Ahoy, squirts! Quint here. We got our first review in from a test screening of Zack and Miri Makes a Porno from Kevin Smith. It's a really positive review, but he has an issue with some of the drama. When reading the below review (spoiler alert, by the way) I get the feeling that the gut punch and anger was intended. I'm excited to see this flick. Enjoy the review, but again... beware of spoilers and keep in mind this film is most likely still being shaped and probably will be a bit different when it hits theaters.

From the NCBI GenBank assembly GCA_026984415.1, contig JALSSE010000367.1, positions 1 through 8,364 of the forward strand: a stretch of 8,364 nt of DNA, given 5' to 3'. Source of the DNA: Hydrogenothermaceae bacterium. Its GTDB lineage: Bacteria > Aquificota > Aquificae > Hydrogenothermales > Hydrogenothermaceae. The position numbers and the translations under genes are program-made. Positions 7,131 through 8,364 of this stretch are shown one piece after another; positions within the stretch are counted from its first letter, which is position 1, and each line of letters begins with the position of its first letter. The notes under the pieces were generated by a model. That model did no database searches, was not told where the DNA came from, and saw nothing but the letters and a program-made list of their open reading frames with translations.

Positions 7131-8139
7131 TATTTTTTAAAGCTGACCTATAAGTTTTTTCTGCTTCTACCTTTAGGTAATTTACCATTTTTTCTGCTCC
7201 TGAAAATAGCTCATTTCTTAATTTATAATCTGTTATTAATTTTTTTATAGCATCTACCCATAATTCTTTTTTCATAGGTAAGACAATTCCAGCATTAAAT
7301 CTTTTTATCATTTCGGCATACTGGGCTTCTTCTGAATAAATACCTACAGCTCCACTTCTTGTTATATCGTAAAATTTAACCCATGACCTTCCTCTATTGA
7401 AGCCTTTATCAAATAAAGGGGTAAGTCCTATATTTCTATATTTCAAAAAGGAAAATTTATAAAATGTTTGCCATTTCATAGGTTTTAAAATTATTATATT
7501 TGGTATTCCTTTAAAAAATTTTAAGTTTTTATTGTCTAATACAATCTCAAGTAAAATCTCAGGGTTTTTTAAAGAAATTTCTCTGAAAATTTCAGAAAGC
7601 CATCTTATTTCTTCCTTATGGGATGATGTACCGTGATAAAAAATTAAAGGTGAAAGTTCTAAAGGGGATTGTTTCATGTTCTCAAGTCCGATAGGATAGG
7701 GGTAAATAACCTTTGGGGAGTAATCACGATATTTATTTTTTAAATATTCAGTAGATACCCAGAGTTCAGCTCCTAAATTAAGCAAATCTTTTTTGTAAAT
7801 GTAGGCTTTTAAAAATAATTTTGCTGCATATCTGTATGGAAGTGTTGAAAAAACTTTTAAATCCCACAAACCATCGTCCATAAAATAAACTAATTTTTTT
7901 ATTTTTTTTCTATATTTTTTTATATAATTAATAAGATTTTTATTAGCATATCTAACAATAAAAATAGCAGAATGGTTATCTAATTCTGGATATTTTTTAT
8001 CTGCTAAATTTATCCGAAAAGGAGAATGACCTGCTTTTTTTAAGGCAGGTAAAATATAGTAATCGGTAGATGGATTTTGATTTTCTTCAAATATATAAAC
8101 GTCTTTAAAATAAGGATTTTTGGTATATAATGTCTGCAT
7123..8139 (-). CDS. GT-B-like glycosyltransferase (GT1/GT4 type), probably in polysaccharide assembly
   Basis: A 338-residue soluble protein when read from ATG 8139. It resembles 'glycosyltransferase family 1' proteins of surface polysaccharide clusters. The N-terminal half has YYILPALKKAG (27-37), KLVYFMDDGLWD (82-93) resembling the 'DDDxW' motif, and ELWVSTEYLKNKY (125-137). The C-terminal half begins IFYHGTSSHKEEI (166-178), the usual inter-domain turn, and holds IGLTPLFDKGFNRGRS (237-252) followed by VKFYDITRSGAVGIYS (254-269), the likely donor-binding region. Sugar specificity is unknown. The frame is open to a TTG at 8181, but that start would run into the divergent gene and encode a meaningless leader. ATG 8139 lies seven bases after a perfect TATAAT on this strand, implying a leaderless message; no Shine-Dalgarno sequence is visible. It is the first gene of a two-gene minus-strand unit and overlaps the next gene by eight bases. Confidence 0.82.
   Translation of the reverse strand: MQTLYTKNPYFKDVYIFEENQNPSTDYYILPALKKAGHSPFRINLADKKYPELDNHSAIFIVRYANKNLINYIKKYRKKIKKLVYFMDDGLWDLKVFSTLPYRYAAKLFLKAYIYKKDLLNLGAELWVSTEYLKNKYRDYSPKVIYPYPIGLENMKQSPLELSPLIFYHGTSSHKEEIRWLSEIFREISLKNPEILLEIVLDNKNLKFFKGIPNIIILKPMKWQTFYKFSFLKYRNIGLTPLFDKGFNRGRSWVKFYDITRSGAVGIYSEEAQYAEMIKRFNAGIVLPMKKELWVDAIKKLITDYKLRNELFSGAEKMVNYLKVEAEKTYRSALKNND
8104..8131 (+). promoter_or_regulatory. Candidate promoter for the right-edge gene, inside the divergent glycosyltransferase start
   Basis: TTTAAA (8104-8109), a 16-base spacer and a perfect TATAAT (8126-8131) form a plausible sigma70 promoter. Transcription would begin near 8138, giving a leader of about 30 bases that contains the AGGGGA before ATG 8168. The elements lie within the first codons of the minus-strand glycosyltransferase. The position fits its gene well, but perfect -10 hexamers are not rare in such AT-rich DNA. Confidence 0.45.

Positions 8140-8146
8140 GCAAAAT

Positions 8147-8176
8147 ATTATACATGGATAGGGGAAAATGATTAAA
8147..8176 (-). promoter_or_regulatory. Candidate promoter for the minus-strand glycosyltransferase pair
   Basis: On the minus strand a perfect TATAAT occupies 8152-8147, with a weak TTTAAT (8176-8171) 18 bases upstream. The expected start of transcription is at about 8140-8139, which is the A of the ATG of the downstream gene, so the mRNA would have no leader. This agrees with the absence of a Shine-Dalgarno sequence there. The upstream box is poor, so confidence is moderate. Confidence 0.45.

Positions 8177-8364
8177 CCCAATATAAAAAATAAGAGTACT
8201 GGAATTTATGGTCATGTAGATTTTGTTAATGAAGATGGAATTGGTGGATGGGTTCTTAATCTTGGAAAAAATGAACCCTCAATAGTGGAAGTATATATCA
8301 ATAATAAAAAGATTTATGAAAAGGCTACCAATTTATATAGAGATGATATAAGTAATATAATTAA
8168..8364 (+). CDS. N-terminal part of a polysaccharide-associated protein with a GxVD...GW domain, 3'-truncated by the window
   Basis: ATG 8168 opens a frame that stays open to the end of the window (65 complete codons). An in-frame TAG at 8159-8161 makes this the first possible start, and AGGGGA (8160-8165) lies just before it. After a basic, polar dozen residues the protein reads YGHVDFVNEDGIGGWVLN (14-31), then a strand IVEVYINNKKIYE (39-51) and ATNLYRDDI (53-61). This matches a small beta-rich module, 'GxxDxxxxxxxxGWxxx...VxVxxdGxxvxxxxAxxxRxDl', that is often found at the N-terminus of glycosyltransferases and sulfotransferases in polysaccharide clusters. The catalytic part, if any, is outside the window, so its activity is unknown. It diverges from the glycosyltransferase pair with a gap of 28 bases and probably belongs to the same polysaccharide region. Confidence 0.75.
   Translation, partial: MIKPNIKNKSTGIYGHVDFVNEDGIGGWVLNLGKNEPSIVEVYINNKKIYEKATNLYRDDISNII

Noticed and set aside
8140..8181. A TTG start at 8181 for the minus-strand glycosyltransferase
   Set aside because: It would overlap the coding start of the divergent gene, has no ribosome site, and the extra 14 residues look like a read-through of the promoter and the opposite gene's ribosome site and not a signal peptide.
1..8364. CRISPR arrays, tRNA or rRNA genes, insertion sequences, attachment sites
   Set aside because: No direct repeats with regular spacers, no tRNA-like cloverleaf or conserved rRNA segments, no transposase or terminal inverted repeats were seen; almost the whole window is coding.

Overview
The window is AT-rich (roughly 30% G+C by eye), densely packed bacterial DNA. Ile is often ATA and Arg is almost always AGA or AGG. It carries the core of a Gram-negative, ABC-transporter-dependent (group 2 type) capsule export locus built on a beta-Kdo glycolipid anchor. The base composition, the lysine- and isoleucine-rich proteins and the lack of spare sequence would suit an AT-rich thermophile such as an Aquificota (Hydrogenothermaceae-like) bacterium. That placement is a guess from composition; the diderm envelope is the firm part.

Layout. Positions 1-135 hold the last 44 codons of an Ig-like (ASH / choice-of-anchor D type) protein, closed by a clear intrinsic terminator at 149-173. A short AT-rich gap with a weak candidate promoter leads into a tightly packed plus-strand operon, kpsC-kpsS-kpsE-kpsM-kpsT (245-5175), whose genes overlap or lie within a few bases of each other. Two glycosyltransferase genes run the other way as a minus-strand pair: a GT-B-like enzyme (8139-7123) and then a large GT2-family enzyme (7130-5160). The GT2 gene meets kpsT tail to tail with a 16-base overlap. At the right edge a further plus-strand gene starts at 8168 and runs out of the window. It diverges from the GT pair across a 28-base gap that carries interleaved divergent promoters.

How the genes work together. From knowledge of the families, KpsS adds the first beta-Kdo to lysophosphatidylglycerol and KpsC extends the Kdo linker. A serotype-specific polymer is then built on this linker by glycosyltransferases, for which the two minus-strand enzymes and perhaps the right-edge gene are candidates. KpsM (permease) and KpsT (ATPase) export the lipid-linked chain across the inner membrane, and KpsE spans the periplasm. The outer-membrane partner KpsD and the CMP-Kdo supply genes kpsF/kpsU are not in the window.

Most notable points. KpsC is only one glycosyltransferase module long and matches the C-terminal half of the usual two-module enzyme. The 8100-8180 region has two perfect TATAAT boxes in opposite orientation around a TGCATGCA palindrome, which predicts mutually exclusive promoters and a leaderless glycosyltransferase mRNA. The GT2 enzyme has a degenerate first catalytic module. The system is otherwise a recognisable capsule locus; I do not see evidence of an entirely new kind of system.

Not sure who to send this sort of thing to, so I'm gonna hit Quint, Moriarty AND Harry just in case. So I managed to get into a very early test screening of Kevin Smith's latest thing, "Zack & Miri Make a Porno," in a certain midwestern city tonight. The story takes place around the Thanksgiving and Christmas holidays, and I'm sure you know the scoop: Zack (Seth Rogen) and Miri (Elizabeth Banks) are platonic pals living in an apartment with no electricity and no water and are about to default on their rent until, lo and behold, circumstances involving a cell phone camera and a high school reunion provide Zack with a revelation: They should make a porno film to solve their monetary woes. The enthusiasm quickly overtakes him and even infects Miri until they even agree to do a scene together. Of course, once they wind up actually facing the reality of sex together, years of pent-up feelings rise to the surface and make them fall in love. If I had to describe it, I'd say it's similar to "The 40-Year-Old Virgin" - it's a raunchy sex comedy that also wants to have a sweet romance at its center. As such, there are really two merits that must be examined here: The comedy and the romance. The comedy? It's pretty much great, and it's all thanks to some hilarious dialogue. Some of the strongest stuff I've heard from Smith in years comes out here, and he even manages to avoid going down a road of heavy pop culture influence. The cast of supporting characters, which includes Jason Mewes playing someone who's NOT pot-dealer Jay for once plus real porn star Katie Morgan as a dense but sweet stripper, is pretty much spot-on. Despite the fact that they're making a porno together, these people manage to seem endearing and sweet. A cameo turn from Justin Long is particularly hilarious. Zack's best pal, played by Craig Robinson, is a little more hit and miss: Some of his dialogue is among the strongest in the movie, but the jokes about his wife (and her eventual appearance towards the end) are just depressing and unpleasant. The situational comedy stuff is mostly good, too, with lots of hilarious beats during the porno shoot. However, this is also where weaknesses start to crop up: While some of it is great, some of it's just way too obvious. Miri goes to her high school reunion and spots her old crush and immediately wants to seduce him. Quick, what do you think she'll find out during this scene? Your first guess is likely correct. A girl is complaining of constipation shortly before shooting a sex scene: Quick, what do you think will happen next? It's so predictable that it elicits groans. Which brings us to the main problem with the film: The romance. It's not the fault of the actors: Seth Rogan actually gets to do some real serious emotional stuff here, and I was surprised by how affecting he is. Elizabeth Banks proves that she deserves to be a headliner with how damn good she is at hitting those emotional notes. The problem is that, although I buy into the relationship and the chemistry they share, I don't root for it. I believe these two have feelings for each other, but ultimately, I don't want them to get together. No, instead I root for them to go their separate ways, learn lessons from their mistakes and never speak to one another again. Why? I was actually on-board during the film's middle, but there's a big scene where the shit hits the fan and Zack and Miri have it out in the back room of a coffee shop: Sadly, this is the scene where Miri goes beyond the pale and reveals herself to be scheming, manipulative and vicious. It would be more understandable if she the situation wasn't entirely her own fault, but her own manipulations get her here and she shows no sign of remorse as she viciously rips Zack in two. After this... she vanishes for 15 minutes and has only two or three lines of dialogue for the entire rest of the movie. She never gets any chance to redeem herself. Instead, the last act deals - unbelievably - with ZACK hunting her down and apologizing for, um, the fact that SHE betrayed and used him and assumed things about him? Waitaminute... that's... As the lights went up, I wondered if my lack of sympathy for Miri after this scene was, perhaps, a "guy thing" because of how she manipulated Zack. So I talked to my girlfriend about it, who also attended with me, and we agreed completely: We hated Miri after her bullshit in that scene, and unfortunately she never gets any chance to apologize, to show that she really cares about him. She just sits teary-eyed on a toilet, then delivers a couple more lines in the last seconds of the movie and we're supposed to somehow accept her again. Neither I nor my lady friend did so. The "happy" ending is unearned. Maybe it sounds like I'm taking this too seriously - it's a sex comedy, right? - but Smith obviously wants us to take the relationship seriously, given how seriously he presents their big emotional scenes together. The good news is that, even though the heart of the movie doesn't really fly, the comedy pretty much does. It's all about the dialogue, and the dialogue is some of the best stuff he's done since his mid-90s work for me. That, and the chance to enjoy a great ensemble and some strong performances, make it worth seeing. It's just a damn shame that the emotional core didn't work. It's not too late, though - he's got plenty of months left to give Miri another new scene or two where she expresses plenty of remorse to make her seem less like a stone-cold bitch. If you get some use from this, call me "Snake Oiler."